Neighborhood hoop game runs afoul of resident - WCAX.COM Local Vermont News, Weather and Sports-

Neighborhood hoop game runs afoul of resident

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There are few things 13-year-old Justin Snow loves more than playing basketball.

"Afternoons when I'm here, a lot of kids from my neighborhood come over. That's how I make friends," Snow said.  "We're not harming anything. We're just playing basketball."

At times, a half dozen kids will show up to play. His hoop pushes the boundary of the Snow's property line, so the court becomes part of their South Burlington cul-de-sac.

"I have a small driveway and there's no room for me to put it in my driveway," said Justin's mom, Kim Snow. She takes comfort in the fact her home is the gathering spot and says it allows her to keep a close eye on the kids. But there's a problem.

The incessant dribbling and clank of the backboard is driving one of Snow's neighbors crazy. The woman told police the kids are in the street and making noise for hours.  "She has just called us to find out what the law was to see if there was any relief, any remedy that could be provided," said South Burlington Police Chief Trevor Whipple.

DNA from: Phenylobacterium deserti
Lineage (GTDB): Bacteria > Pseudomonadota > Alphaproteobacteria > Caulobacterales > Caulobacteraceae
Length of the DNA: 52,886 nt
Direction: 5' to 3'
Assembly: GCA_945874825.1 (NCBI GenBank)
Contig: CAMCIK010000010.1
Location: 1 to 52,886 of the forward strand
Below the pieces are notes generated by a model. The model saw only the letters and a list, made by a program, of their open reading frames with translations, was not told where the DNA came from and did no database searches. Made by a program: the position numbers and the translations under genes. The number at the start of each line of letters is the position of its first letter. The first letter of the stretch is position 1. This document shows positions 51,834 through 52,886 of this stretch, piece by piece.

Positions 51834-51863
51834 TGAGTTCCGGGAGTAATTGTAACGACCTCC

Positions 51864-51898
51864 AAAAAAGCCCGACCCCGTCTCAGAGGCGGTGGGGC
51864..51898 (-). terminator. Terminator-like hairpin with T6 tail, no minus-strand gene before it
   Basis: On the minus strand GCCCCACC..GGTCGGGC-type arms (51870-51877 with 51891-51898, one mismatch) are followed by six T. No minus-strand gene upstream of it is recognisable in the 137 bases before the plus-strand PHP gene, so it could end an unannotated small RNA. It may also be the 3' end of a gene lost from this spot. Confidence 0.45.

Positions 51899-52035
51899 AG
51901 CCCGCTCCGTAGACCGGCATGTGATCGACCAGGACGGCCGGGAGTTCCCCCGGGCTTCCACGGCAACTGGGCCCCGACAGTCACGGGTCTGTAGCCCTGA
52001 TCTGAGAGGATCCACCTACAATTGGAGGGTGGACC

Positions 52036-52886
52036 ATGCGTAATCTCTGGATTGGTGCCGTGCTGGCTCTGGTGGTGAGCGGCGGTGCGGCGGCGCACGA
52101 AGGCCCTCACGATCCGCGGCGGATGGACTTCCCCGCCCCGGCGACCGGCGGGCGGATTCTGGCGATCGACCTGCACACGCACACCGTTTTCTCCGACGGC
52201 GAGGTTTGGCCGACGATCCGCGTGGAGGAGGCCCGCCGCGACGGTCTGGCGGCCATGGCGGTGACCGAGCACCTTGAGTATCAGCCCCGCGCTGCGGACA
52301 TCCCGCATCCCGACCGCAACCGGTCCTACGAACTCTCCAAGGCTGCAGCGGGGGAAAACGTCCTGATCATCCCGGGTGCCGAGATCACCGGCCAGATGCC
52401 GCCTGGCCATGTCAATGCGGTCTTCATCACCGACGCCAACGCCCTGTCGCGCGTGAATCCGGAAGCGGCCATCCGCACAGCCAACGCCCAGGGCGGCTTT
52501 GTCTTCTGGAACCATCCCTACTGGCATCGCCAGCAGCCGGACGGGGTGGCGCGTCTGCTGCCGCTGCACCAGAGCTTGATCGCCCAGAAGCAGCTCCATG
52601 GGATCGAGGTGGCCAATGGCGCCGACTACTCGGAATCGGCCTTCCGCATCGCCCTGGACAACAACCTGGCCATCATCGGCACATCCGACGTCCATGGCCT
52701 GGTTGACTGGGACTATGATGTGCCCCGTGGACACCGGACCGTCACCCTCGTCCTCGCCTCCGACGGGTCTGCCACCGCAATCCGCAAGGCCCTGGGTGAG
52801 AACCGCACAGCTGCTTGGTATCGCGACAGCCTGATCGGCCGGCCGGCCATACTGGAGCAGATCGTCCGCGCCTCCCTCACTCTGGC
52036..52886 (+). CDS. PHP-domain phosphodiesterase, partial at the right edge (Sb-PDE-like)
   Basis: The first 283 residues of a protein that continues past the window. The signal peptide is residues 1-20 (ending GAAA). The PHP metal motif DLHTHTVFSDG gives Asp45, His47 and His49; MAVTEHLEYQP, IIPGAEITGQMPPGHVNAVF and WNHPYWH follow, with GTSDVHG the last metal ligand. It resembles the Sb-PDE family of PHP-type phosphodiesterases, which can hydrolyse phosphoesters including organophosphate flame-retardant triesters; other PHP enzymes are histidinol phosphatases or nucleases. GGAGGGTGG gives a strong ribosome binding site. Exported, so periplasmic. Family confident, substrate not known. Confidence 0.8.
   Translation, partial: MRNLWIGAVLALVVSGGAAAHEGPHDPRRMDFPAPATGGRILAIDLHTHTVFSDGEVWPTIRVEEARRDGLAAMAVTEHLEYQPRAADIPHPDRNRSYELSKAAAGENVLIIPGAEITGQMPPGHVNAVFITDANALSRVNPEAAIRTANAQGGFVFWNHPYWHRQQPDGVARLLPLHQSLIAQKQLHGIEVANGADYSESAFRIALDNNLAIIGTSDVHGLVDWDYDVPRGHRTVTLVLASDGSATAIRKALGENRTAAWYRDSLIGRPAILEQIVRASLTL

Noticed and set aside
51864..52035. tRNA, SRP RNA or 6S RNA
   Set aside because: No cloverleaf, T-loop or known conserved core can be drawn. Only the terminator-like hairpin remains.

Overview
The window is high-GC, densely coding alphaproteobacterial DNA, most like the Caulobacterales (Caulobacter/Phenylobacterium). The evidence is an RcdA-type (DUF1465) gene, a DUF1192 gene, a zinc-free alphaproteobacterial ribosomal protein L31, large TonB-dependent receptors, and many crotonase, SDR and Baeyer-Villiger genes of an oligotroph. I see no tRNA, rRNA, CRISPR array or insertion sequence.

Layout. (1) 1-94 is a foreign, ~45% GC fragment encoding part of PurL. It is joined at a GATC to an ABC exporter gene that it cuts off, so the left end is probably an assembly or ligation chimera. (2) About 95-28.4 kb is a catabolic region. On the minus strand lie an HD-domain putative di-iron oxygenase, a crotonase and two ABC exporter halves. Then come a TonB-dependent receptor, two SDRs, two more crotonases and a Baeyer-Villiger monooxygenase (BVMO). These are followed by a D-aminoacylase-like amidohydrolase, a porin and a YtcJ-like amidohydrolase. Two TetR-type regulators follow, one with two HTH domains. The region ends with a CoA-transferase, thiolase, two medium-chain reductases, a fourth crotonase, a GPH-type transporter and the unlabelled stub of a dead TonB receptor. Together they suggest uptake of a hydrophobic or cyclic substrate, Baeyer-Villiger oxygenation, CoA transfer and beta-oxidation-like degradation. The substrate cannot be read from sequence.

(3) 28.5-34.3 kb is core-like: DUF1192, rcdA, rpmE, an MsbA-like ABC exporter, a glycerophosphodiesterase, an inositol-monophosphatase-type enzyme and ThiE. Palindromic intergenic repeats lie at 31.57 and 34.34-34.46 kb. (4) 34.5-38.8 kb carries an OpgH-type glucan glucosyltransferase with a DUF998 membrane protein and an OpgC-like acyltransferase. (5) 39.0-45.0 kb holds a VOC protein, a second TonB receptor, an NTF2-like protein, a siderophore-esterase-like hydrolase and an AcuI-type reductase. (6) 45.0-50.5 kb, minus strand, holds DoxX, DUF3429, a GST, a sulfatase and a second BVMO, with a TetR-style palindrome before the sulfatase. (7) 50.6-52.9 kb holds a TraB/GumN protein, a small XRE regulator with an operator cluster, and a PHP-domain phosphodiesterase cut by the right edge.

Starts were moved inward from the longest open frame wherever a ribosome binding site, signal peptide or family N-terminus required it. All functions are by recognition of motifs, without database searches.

This call ignited the neighborhood. The neighbor declined to speak to us, but other residents had plenty to say. "We never had any problems. No one ever complained. I would rather see the kids playing on the street then selling and buying stuff on the street," said local resident Gail Holmes.

"Streets are made for cars and temporary use of pedestrians, not play use," Chief Whipple said. "By the letter of the law, I feel that it's illegal. "Whipple says the road game violates a disorderly conduct law that says it's illegal to block vehicular traffic, even for a moment. As well as a motor vehicle statute called pedestrians in the roadways. This requires pedestrians to keep to the left most side of the road, facing traffic at all times. It's punishable by a $214 fine."I grew up on both sides of this," Whipple said. "It's kind of a Catch-22."

"One of the suggestions was, you know, limiting the time that they play, but do I really need to limit the time that my kid plays outside in the fresh air?" Kim Snow said.

Police say these cases require them to apply a dose of common sense and exercise discretion.
"We're not sanctioning it, we're not telling you that it's okay and that we support it, but we're also not going to come up there and take enforcement action at this time," Whipple said.

Police say community mediators were called in, but they were unable to broker a compromise between the neighbors. The neighbor who originally called police has withdrawn the complaint.

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